Britain’s new Prime Minister Boris Johnson urged the European Union yesterday to “rethink” their opposition to renegotiating the current Brexit deal, only to be immediately rebuffed by Brussels.
In a pugnacious parliamentary debut as leader, the former London mayor warned that the terms of the agreement struck by his predecessor Theresa May were “unacceptable” and would “sign away our economic independence”. “I hope that the EU… will rethink their current refusal to make any changes to the withdrawal agreement,” Johnson told MPs.
“If they do not, we will of course have to leave the EU without an agreement,” he added, vowing to “turbo-charge” preparations ahead of the latest deadline of October 31. The former foreign secretary also threatened to withhold the £39 billion ($49 billion) divorce bill that Britain has previously said it owes the European Union and spend it instead on preparing for a no-deal outcome.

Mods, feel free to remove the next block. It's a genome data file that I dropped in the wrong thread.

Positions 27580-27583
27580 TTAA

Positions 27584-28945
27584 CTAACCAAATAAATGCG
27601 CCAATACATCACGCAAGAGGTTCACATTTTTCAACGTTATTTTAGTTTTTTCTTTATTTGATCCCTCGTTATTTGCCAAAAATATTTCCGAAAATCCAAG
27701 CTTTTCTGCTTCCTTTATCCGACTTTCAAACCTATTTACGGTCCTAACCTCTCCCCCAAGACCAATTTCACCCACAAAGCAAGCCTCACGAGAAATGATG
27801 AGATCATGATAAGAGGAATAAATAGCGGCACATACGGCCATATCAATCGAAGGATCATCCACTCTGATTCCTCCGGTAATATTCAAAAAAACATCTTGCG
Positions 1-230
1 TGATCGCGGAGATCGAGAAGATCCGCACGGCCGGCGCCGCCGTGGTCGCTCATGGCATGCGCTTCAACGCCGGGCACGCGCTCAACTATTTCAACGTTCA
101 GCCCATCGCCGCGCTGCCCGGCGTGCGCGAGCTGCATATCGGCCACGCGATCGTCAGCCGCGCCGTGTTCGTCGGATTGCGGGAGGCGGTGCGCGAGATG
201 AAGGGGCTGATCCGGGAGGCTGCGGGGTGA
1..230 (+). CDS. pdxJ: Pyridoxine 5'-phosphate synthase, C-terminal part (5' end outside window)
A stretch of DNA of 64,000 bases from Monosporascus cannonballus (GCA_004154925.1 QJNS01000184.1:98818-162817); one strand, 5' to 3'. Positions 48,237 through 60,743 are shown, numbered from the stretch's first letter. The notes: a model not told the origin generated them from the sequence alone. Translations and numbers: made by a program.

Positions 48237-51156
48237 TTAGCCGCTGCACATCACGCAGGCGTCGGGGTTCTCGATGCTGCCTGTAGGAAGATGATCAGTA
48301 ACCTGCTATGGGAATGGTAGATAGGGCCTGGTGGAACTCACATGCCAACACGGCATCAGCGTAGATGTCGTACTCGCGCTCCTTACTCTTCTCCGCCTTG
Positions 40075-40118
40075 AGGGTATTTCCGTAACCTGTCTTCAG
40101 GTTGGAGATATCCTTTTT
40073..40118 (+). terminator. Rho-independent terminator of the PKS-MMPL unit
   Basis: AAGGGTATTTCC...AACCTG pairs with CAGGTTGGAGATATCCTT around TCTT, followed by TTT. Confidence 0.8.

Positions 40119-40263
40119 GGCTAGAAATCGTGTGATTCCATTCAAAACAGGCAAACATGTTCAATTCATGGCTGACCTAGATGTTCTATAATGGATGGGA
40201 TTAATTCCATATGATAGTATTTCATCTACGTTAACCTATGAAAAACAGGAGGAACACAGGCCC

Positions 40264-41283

Just hours later, the EU’s chief Brexit negotiator Michel Barnier warned that Johnson’s demands were “unacceptable”, in an email to member state ambassadors seen by AFP that described his speech as “rather combative”. “PM Johnson has stated that if an agreement is to be reached it goes by way of eliminating the backstop,” Barnier wrote, referring to a contentious element of the current deal to keep the Irish border open under all scenarios.
“This is of course unacceptable and not within the mandate of the European Council.”
With Britain’s position appearing to harden, Johnson was expected to talk by telephone with the president of the European Commission Jean-Claude Juncker as at press time. A Downing Street spokesman declined to comment on Barnier’s comments, adding: “It’s day one.”